Department of War June 17. 1815.
The acting Secretary of War has the honor to represent to the President of the United States: That he has examined the various documents which Mr. Tatham has exhibited; and which have been the subject of examination at several antecedent periods, by the Department of War, and by Committees of Congress.
That from these documents, it sufficiently appears, that Mr. Tatham has, for many years manifested an honorable desire to serve his Country; that his talents and acquirements particularly qualified him to render that service in the capacity of a topographical engineer; and that his services have been occasionally engaged by the government. The valuable collection of topographical and geographical surveys, plans and sketches, possessed by that Gentleman, have also, been used in a manner advantageous to the public.
That Mr. Tatham complains, that his services, and the use of his topographical collection have not been remunerated as they deserve; and he claims an equitable compensation for the past as well as a competent provision for the future. He suggests also that it is the interest of the Government to purchase his topographical collection at a reasonable valuation.
Under these circumstances the acting Secretary of War finds it his duty further to represent That the remuneration of Mr. Tatham’s ancient services must be made by the legislative authority: That the purchase of his topographical collection can only be Warranted by an act of Congress: That there is no law which expressly authorises the employment of Mr. Tatham as a topographical engineer, or agent of the Government: That, nevertheless when the Government availed itself of his services and of the use of his topographical collection, a reasonable compensation was due upon principles of equity: And that the amount of the equitable compensation was informally settled and accepted by Mr. Tatham, under an agreement suggested by Mr. Gallatin, adopted by Mr. Monroe, and confirmed by Mr. Armstrong, "that 100 dollars a month, for the time employed, say; from the 8th. of July, last (1812) till discharged," Should be allowed. Mr. Tathams receipts under this agreement amounted on the 8th. of February 1815 (as he states) to the sum of 3.280 dollars. The gross allowance from the 8th. of July 1812, to the 8th. of July 1815, being a period of three years, amounts to 3.600 dollars; and of course the balance due to Mr. Tatham on the last mentioned day, will be the sum of 317 dollars. It does not appear that Mr. Tatham has ever been discharged by the Secretary of War; and therefore, he is still entitled to the benefit of the agreement.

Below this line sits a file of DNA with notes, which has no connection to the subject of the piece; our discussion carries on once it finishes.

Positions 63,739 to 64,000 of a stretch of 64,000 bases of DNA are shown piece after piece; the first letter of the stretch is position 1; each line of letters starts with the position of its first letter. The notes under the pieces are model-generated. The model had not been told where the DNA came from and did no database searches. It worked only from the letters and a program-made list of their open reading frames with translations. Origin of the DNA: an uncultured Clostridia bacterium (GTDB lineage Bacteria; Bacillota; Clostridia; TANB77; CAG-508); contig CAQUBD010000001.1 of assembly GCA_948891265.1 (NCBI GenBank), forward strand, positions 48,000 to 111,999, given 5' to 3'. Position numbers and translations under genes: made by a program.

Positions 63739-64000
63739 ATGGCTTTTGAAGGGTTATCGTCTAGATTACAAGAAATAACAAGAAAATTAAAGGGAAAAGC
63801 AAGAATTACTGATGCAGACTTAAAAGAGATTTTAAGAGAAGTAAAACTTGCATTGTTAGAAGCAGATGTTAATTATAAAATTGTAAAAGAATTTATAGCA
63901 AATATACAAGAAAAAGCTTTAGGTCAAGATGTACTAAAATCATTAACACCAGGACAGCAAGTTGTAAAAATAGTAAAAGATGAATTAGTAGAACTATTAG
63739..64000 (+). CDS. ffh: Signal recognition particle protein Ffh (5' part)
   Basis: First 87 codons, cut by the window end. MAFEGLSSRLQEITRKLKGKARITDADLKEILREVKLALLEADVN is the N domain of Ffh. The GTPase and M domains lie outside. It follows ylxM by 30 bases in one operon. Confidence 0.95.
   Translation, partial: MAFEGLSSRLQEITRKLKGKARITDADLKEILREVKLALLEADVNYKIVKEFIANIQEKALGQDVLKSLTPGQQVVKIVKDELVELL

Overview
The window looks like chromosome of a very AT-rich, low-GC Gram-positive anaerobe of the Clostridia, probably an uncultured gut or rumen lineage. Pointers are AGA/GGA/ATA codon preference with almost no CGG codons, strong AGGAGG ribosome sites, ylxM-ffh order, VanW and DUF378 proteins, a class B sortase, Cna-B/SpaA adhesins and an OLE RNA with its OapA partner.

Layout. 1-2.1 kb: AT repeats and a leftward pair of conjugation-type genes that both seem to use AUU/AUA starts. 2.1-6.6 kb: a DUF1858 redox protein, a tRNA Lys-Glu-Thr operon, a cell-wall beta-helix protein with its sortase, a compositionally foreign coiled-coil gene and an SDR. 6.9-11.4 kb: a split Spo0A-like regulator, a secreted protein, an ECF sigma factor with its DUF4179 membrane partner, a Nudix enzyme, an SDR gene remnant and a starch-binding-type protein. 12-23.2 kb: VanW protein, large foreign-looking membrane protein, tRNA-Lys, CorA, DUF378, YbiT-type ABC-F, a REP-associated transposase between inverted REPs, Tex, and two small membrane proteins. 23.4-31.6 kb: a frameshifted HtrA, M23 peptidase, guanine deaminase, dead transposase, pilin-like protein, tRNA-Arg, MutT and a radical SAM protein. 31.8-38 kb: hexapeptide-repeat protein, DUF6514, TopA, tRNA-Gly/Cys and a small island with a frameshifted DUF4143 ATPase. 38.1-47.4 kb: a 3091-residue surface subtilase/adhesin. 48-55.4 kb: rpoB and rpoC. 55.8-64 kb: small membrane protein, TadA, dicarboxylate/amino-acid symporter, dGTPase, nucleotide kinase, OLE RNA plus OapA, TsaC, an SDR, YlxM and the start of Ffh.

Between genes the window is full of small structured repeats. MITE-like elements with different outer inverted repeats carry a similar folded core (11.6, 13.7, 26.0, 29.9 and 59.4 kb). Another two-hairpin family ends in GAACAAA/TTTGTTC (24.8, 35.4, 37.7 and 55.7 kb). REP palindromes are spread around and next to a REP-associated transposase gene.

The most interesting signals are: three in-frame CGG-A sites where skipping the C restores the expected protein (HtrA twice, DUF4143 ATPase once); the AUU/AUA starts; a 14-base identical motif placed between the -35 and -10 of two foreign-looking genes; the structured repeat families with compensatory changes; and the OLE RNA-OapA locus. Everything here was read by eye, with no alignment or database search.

And the acting Secretary of War, upon the whole case, proposes, that as the subject was depending before Congress, in all its parts, and undecided at the last Session, Mr. Tatham be continued in service under the existing agreement, untill the next Session, that the legislature may have an opportunity to decide according to its Justice and Wisdom. All which is respectfully submitted.
DNA: RG 107--LSP--Letters Sent to the President.